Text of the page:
#288 | Private Placement Goes Mainstream

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Over the last couple of weeks, Private Placement Life Insurance (PPLI) has gotten more attention from mainstream media than it ever has before. Bloomberg ran a click-bait article on September 2nd entitled “How Rich Americans Plan to Escape Biden Tax Hikes” and the article was picked up and parroted by numerous financially-oriented small media outlets. A few days later, Bloomberg reporter Alexis Leondis followed it up with “The Latest Tax-Avoidance Trick Probably Isn’t for You,” which was also splashed around in other publications, including the Washington Post.  The message from these articles is clear – PPLI is a “trick” that the “rich” use to “escape” taxes.

It’s a good thing that the folks writing these articles don’t really understand what they’re writing about. The reality is that, under the same logic, life insurance is a “trick” that “absolutely anyone” can use to “escape” taxes. Massive, white-shoe Private Placement policies share the exact same tax treatment, limitations and guidelines as any other permanent life insurance policy. Actually, the relationship works the other way – PPLI enjoys its tax benefits because of the humble retail permanent life insurance policy. PPLI may be a Porsche 911 GT2 RS, but don’t forget that the engine is in the back because Ferdinand Porsche designed the lowly, pedestrian Volkswagen Beetle “people’s car” first.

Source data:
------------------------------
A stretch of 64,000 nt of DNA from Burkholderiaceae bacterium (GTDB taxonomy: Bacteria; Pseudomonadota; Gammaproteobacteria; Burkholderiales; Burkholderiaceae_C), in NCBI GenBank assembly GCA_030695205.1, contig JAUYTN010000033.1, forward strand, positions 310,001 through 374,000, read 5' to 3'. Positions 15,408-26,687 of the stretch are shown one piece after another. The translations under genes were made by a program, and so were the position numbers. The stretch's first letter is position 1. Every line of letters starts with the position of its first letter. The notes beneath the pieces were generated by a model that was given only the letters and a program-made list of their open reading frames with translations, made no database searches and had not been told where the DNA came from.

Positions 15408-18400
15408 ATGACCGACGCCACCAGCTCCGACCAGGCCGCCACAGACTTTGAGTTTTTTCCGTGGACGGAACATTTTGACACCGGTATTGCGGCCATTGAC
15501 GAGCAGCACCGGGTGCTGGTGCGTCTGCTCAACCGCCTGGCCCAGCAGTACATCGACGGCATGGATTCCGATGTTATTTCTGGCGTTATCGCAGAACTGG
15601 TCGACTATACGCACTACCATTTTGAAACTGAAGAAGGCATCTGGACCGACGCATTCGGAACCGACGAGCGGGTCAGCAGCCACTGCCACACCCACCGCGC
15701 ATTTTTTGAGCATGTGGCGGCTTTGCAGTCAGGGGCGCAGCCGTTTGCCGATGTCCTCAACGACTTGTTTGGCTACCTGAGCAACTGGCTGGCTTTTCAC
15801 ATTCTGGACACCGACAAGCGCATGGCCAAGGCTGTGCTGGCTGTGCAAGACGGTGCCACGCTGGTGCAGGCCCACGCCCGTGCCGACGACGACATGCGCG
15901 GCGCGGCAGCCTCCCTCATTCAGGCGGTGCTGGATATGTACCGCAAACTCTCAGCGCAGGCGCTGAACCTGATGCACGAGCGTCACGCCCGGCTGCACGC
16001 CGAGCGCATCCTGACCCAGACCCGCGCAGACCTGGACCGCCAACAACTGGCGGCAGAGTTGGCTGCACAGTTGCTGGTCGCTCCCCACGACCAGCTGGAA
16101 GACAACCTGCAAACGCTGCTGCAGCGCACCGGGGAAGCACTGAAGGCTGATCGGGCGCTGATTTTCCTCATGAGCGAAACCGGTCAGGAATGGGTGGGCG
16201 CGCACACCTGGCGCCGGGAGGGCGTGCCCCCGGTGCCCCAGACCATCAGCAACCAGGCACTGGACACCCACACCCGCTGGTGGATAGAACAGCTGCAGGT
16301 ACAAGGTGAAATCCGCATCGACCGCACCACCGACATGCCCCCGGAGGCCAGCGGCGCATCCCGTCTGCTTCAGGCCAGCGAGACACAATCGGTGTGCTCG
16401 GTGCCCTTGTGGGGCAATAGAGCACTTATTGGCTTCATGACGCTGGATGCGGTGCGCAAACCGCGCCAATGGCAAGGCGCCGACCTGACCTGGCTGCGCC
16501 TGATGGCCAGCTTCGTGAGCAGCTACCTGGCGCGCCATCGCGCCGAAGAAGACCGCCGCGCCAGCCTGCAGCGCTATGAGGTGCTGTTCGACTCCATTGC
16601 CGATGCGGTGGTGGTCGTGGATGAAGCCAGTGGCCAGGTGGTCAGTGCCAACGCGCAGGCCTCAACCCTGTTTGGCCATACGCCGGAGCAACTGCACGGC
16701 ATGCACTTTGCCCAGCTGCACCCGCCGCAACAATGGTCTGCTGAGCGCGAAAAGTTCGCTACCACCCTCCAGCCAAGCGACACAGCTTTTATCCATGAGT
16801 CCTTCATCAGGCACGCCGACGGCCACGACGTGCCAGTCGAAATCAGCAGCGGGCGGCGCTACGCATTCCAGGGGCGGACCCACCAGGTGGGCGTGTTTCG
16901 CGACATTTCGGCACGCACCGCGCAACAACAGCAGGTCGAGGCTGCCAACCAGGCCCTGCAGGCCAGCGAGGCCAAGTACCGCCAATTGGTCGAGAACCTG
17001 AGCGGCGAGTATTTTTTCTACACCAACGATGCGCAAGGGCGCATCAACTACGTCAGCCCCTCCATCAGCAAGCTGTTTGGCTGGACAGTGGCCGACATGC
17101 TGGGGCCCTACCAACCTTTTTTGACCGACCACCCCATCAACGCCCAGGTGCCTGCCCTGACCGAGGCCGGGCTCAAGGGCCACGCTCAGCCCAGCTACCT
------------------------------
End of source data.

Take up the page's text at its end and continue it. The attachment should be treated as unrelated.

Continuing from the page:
What sets PPLI apart from traditional life insurance is that it offers investment strategies that are only available to accredited investors, hence the exclusive aura of the product. If you want to buy hedge funds, private equity funds, MLPs or any myriad of other sophisticated investments, you have to do it in PPLI. In the retail market, life insurers compete on illustrated performance and commissions for accumulation products. In the PPLI market, life insurers compete to offer the widest array of compliant investment strategies on the lowest cost platform. Illustration gimmicks and commission specials need not apply.

For PPLI, it’s a cold, hard calculation – are the tax savings from using PPLI worth the drag from state premium taxes, cost of insurance charges and insurance administration fees? If the answer is yes, then the discussion moves to the next point – can the client invest in desirable strategies inside the PPLI wrapper? In an ideal world, the client would be able to put shares of their privately held business (or their car collection or crypto or their beach house or whatever) into the PPLI policy and shield it from taxes forever. That would be the perfect tax-efficient vehicle.

Unfortunately, that’s not how it works. Any variable life insurance policy, including PPLI, has to use insurance-dedicated funds for its subaccount options that adhere to certain diversification and investor control limitations. But there is a lot of gray area and, ultimately, gray area creates the potential for a tax liability that the client and the insurer may be willing to take. Hence, the market for insurers accepting edgier investments from clients in order to earn the business. And hence the growing market for advisors creating bespoke strategies for clients that qualify as IDFs, despite the fact that the client is actively telling the advisor what kind of investments he’d like to have in the portfolio – a suggestion, of course, not a directive.

PPLI will always be the product of choice for very wealthy, very sophisticated investors who are trying to mitigate or eliminate tax incidence on investment strategies with meteoric growth or lots of tax friction. The only way to put those types of strategies into a life insurance policy is with PPLI. But what about a regular wealthy person who is just trying to shield some gains from taxation without going crazy on the investment side and keeping the product as simple and as straightforward as possible? Or, to put it back in car terms, what about the guy who just wants a 911 and doesn’t need the track-weapon GT2 RS variant?